VICTORIA, BRITISH COLUMBIA -- (Marketwire) -- 03/28/13 -- The largest research project ever conducted in the Vancouver Island Health Authority is underway thanks to $10 million in funding from Genome BC, Genome Canada, the Vancouver Island Health Authority and other partners. Researchers led by Dr. Andrew Penn, a Victoria-based neurologist, aim to develop a quick and inexpensive test to accurately diagnose minor stroke, or transient ischemic attack (TIA).
Of more than 50,000 Canadians who experience difficult-to-diagnose TIAs every year, 5,000 will soon progress to full-blown stroke, most within a few days. Stroke is the leading cause of adult disability in Canada. Immediate diagnosis and treatment of TIAs can prevent stroke, but many conditions including migraines, can look like a minor stroke, leading to expensive neuroimaging testing and inconclusive results.
The research team, co-led by Dr. Christoph Borchers at the UVic-Genome BC Proteomics Centre in Victoria and Dr. Shelagh Coutts from the University of Calgary, is using state-of-the-art genomics and proteomics technologies to develop a blood test that can diagnose TIA for a fraction of the cost of expensive medical imaging using CT or MRI scans. The test will help physicians decide appropriate next steps in treatment.
"Patients having a heart attack can be diagnosed through a blood test almost immediately," says Dr. Penn, principal investigator and medical lead for Vancouver Island Health Authority's stroke program. "With a similar blood test for patients having a TIA, we can prevent 80 strokes every year on Vancouver Island - 4,000 across Canada - through early diagnosis that allows us to give the right patient the right treatment at the right time."
"Partnering with the Vancouver Island Health Authority on this work is enabling genomics and proteomics to make a tangible impact on the healthcare system and stroke patients in British Columbia and beyond," said Dr. Alan Winter, president and CEO, Genome BC. "This is genomics in action and visibly demonstrates the uptake of applied research to clinical care - bench to bedside in this instance will mean less people will suffer from stroke and stroke associated complications."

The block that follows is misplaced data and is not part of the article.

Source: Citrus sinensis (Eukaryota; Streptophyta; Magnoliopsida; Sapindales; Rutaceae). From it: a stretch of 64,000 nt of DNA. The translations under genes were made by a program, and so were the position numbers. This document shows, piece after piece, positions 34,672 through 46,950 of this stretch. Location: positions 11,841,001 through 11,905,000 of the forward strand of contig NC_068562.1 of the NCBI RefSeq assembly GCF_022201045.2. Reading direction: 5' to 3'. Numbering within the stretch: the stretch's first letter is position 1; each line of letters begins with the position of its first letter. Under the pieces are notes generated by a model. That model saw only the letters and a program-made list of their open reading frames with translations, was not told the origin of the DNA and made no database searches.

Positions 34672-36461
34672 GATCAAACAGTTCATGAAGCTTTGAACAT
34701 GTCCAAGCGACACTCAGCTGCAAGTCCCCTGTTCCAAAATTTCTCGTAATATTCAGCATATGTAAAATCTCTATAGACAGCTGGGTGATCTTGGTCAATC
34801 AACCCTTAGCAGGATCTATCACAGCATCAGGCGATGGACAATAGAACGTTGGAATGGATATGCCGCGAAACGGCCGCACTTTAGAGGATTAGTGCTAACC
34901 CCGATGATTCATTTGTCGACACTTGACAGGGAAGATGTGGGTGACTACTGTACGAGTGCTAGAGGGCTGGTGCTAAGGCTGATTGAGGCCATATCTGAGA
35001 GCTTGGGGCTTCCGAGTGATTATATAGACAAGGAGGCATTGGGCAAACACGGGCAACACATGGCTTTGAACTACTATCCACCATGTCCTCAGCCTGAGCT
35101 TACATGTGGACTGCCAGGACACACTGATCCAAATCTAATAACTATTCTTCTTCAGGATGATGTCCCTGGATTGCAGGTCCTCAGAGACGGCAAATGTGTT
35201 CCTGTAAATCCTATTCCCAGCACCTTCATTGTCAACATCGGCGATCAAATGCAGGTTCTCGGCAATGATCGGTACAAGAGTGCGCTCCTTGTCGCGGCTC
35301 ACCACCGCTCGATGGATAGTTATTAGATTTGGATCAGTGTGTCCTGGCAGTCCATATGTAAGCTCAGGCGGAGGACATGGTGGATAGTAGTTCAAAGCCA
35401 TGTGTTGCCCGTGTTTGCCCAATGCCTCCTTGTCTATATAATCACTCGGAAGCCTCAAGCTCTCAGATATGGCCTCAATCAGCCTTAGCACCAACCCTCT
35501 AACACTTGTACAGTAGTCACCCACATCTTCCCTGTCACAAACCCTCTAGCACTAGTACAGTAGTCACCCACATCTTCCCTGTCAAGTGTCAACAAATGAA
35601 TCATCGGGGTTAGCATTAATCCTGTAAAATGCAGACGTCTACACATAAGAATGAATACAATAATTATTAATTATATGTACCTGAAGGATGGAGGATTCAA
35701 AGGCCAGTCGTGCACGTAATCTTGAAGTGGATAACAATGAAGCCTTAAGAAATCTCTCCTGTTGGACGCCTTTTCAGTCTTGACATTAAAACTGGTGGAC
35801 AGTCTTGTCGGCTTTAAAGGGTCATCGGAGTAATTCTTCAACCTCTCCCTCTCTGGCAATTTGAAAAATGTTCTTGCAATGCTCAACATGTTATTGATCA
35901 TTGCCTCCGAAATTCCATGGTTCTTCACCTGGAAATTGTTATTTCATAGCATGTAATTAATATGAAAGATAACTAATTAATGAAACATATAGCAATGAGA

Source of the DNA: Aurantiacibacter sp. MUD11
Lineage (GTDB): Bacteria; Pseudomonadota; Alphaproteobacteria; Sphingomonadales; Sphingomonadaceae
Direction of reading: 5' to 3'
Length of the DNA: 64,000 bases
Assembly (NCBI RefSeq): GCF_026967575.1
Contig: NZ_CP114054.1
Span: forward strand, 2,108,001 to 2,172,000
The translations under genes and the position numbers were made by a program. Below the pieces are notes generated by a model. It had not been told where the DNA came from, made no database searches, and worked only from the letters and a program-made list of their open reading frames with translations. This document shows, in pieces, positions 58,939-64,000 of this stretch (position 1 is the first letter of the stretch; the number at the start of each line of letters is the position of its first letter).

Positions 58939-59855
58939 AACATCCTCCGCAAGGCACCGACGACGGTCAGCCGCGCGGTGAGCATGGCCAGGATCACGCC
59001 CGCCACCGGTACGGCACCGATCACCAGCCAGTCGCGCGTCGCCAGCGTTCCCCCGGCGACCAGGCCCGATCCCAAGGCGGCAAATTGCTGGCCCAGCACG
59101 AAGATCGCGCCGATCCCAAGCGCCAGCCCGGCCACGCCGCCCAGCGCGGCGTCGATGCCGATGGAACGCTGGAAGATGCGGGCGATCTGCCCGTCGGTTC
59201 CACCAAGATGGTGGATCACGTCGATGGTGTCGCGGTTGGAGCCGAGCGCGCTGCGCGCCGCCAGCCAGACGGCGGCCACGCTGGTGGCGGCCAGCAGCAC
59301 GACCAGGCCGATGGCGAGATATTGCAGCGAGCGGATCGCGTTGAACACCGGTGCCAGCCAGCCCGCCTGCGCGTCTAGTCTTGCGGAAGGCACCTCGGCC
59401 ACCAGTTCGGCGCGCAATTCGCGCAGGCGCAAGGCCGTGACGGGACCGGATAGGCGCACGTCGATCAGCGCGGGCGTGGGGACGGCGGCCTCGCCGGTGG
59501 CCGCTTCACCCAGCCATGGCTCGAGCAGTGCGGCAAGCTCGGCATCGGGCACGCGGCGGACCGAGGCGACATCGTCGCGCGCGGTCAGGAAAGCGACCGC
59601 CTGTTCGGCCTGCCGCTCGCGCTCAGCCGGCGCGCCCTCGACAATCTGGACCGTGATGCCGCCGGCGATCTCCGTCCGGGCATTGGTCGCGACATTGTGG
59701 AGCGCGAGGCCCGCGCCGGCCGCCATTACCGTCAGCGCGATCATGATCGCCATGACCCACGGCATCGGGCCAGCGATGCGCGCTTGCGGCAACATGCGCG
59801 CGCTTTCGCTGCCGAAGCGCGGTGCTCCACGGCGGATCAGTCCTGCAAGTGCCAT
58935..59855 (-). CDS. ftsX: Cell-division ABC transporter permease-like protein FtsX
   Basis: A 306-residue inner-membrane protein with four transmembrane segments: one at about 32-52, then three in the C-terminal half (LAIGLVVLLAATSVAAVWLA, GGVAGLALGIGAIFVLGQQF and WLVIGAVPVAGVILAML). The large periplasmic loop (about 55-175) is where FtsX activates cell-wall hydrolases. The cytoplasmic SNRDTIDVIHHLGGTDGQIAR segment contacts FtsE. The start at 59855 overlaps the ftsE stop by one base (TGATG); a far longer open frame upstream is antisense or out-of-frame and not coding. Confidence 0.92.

"We are excited at the momentum we are creating on Vancouver Island to build research collaborations and our capacity for world-class health research," said Vancouver Island Health Authority board chair Don Hubbard. "Dr. Penn has made significant contributions to quality stroke care through his research to date, and this new project will offer hope to stroke patients worldwide for profound improvements to care."
The research team is a collaboration of researchers from the Vancouver Island Health Authority, University of Alberta, Heart and Stroke Foundation of Canada, University of Victoria, University of British Columbia, LifeLabs and PROOF Centre of Excellence. The project is funded through Genome Canada's recent Large-Scale Applied Research Competition in Genomics and Personalized Health with contributions from Genome BC, Genome Canada, Vancouver Island Health Authority, Alberta Innovates - Health Solutions, the Heart and Stroke Foundation of Canada, Bruker Daltonics Inc, LifeLabs and the Provincial Health Services Authority.
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